I have found knitting to be a wonderful way of practicing mindfulness. The repetitive process of knitting makes it ideal for this purpose. Knitting gives the hands, eyes and mind something to focus on, but does not impose rigid demands on one's attention. While one is knitting the mind can remain alert to what is going on around it while being actively engaged in the present moment. It's similar to what happens when a person prays with prayer beads.

Once you have decided on what to knit, begin the process by gathering the necessary materials. Having done this begin your spiritual practice by deciding on a scripture, word, mantra or idea that you want to focus on. Cast on and start knitting. As you are knitting quietly repeat your scripture or mantra. Slowly and with concentration focus on the words allowing your mind to fully absorb the idea and meaning.

Practice being an observer.  When negative thoughts or worries enter your mind simply observe them.  Imagine them floating by like clouds.  This technique can quiet the mind.  Be kind and loving to yourself.  Try to suspend all judgment. Recognize yourself as being one with the Divine, worthy of kindness and respect.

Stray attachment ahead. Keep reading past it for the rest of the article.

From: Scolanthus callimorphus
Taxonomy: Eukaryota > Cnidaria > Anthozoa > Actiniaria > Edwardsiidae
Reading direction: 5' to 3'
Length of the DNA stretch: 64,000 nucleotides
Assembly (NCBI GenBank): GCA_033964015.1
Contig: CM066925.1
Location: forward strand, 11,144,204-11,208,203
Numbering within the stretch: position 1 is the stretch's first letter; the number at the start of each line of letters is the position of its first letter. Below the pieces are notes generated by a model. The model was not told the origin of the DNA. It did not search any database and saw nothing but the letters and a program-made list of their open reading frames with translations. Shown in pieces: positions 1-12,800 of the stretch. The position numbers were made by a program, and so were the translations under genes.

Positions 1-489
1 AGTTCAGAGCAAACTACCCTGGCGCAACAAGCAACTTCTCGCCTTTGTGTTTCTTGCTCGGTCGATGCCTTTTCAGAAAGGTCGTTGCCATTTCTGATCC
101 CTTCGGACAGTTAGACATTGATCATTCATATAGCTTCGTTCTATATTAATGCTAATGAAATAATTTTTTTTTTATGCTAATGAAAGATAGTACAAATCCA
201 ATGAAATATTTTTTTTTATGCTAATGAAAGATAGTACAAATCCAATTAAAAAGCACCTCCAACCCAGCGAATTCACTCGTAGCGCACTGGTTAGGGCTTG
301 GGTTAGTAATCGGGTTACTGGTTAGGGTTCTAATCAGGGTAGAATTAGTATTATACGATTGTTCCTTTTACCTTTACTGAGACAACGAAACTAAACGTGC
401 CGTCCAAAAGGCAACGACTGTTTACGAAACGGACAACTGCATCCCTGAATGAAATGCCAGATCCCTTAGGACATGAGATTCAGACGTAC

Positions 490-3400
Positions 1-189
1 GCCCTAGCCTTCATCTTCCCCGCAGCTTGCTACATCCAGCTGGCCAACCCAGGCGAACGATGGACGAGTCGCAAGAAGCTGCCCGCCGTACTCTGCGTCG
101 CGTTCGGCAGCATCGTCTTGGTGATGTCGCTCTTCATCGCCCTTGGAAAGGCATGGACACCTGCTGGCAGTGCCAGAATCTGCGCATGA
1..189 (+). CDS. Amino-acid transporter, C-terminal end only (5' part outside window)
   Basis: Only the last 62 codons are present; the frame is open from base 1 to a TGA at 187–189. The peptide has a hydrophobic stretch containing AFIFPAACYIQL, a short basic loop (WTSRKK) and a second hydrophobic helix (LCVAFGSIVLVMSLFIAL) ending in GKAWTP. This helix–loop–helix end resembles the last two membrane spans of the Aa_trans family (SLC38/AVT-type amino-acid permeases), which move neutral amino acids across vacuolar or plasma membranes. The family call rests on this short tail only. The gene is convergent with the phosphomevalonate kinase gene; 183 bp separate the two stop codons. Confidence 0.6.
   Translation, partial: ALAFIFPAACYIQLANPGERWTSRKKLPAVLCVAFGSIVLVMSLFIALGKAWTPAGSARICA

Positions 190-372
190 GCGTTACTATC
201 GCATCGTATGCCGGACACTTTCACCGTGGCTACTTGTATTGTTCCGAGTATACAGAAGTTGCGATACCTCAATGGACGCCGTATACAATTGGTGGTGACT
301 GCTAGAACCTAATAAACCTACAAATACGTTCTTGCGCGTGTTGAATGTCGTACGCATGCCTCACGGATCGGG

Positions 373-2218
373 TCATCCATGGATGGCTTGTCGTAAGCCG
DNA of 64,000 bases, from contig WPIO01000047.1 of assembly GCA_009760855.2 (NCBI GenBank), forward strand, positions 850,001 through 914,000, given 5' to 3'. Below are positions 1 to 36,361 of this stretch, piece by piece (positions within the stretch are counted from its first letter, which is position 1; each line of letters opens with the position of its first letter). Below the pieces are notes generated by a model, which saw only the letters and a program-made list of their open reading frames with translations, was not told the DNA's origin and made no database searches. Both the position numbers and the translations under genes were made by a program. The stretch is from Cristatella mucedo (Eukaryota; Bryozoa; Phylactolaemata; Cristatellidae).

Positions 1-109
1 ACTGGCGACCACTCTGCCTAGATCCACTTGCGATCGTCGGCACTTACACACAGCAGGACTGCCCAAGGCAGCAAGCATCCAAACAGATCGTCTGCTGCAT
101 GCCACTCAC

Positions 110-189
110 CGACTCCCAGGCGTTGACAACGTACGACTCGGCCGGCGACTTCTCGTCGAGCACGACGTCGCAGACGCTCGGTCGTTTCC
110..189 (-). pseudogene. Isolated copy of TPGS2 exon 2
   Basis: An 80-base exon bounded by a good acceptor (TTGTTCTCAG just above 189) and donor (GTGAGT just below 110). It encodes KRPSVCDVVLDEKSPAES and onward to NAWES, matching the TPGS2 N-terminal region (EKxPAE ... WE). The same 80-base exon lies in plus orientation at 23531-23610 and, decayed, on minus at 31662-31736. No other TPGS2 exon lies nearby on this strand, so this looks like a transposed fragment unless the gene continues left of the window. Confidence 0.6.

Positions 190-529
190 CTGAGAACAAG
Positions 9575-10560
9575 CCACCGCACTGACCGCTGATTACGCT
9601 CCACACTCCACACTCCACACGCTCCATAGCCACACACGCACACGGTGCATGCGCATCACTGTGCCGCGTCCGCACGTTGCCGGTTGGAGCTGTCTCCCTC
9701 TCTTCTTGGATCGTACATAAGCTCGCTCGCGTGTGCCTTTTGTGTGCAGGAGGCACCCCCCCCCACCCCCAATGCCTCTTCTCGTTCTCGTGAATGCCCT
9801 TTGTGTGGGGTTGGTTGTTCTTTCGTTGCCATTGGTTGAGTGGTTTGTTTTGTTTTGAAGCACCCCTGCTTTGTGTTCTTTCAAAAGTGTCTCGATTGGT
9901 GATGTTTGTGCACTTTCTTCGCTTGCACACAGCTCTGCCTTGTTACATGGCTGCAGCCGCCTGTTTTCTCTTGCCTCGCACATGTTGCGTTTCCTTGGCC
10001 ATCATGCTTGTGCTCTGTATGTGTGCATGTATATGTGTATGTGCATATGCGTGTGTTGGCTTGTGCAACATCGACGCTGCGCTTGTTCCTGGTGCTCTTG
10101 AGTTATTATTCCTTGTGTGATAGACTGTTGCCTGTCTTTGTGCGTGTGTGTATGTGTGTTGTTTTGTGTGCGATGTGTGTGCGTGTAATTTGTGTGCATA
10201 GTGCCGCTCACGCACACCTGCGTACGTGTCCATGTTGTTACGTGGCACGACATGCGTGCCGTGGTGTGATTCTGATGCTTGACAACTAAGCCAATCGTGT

Engaging in this process you should begin to relax fully into the experience. Allow your heart to open to the presence of the Divine in you. Relax and let yourself experience Oneness with all of life. Speak freely and openly as if talking with a trusted friend. Allow for quiet moments of listening for ideas or inspirations. Be grateful for the time spent in quiet contemplation, and for the opportunity to create.

Know that just as any craft requires effort so too will your spiritual practice.  As you use your knitting time to connect with the Divine your spiritual practice will grow richer. And, since you are sitting, quietly knitting anyway you may as well make the most of it.

This is an article that I wrote for  To read the original article click on the link below.